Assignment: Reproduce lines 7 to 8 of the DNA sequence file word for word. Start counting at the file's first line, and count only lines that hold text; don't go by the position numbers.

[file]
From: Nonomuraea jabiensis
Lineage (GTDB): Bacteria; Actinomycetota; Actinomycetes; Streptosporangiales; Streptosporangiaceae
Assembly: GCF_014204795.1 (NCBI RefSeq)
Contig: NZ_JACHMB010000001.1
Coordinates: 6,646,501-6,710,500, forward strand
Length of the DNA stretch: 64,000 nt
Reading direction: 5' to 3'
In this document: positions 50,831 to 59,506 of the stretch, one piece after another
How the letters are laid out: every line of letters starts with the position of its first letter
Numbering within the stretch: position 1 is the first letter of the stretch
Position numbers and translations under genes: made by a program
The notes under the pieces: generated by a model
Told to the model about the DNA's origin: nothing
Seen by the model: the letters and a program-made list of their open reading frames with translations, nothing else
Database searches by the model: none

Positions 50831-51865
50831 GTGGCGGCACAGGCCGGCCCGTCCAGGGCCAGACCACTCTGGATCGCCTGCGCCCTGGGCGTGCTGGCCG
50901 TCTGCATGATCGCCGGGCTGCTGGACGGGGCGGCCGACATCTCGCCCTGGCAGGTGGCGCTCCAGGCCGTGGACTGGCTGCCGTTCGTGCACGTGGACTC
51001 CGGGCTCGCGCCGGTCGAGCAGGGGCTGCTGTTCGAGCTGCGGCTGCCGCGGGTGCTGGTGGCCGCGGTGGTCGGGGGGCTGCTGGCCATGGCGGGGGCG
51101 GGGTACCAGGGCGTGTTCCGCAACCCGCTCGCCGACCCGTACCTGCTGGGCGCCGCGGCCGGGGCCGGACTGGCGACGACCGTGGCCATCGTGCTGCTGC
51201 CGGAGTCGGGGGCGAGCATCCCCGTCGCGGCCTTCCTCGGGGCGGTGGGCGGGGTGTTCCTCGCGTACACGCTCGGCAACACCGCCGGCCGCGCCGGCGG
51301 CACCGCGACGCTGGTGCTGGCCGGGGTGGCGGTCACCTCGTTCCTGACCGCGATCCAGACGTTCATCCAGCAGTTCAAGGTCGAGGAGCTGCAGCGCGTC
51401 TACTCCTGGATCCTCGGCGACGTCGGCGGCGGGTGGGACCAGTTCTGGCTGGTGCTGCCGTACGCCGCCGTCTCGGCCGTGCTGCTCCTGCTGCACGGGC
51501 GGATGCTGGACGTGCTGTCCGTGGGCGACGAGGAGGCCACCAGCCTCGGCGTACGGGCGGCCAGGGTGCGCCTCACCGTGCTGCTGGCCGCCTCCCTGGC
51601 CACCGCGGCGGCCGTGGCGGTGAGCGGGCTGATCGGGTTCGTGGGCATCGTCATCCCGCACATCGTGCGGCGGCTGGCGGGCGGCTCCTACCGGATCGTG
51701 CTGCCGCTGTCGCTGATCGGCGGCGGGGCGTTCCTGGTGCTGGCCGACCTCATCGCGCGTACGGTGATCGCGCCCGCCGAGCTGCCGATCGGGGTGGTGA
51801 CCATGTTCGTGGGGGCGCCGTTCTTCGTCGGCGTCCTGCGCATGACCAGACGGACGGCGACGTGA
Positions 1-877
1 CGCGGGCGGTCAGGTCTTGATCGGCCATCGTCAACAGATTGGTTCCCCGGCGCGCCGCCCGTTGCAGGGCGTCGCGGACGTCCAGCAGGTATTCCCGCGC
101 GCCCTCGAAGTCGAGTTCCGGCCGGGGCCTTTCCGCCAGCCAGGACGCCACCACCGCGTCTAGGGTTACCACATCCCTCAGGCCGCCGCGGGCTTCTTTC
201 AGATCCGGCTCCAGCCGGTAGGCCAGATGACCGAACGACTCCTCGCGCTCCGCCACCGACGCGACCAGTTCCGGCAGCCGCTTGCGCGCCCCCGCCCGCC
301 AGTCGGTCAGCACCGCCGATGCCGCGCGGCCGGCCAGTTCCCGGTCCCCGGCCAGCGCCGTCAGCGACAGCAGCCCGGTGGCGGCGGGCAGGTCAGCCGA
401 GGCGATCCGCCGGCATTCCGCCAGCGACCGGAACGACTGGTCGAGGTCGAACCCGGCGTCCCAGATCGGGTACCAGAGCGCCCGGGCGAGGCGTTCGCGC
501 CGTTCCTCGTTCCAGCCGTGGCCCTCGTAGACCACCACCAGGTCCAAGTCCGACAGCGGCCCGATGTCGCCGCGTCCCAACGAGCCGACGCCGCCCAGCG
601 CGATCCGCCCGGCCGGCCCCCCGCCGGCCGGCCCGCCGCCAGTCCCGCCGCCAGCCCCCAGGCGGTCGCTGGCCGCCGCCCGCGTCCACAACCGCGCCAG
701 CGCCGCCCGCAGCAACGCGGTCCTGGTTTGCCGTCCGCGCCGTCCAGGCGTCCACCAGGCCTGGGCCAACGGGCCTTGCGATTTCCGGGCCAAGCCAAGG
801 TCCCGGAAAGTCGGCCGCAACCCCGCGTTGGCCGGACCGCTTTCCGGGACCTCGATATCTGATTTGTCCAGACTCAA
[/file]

Reading direction: 5' to 3'
In this document: positions 50,831 to 59,506 of the stretch, one piece after another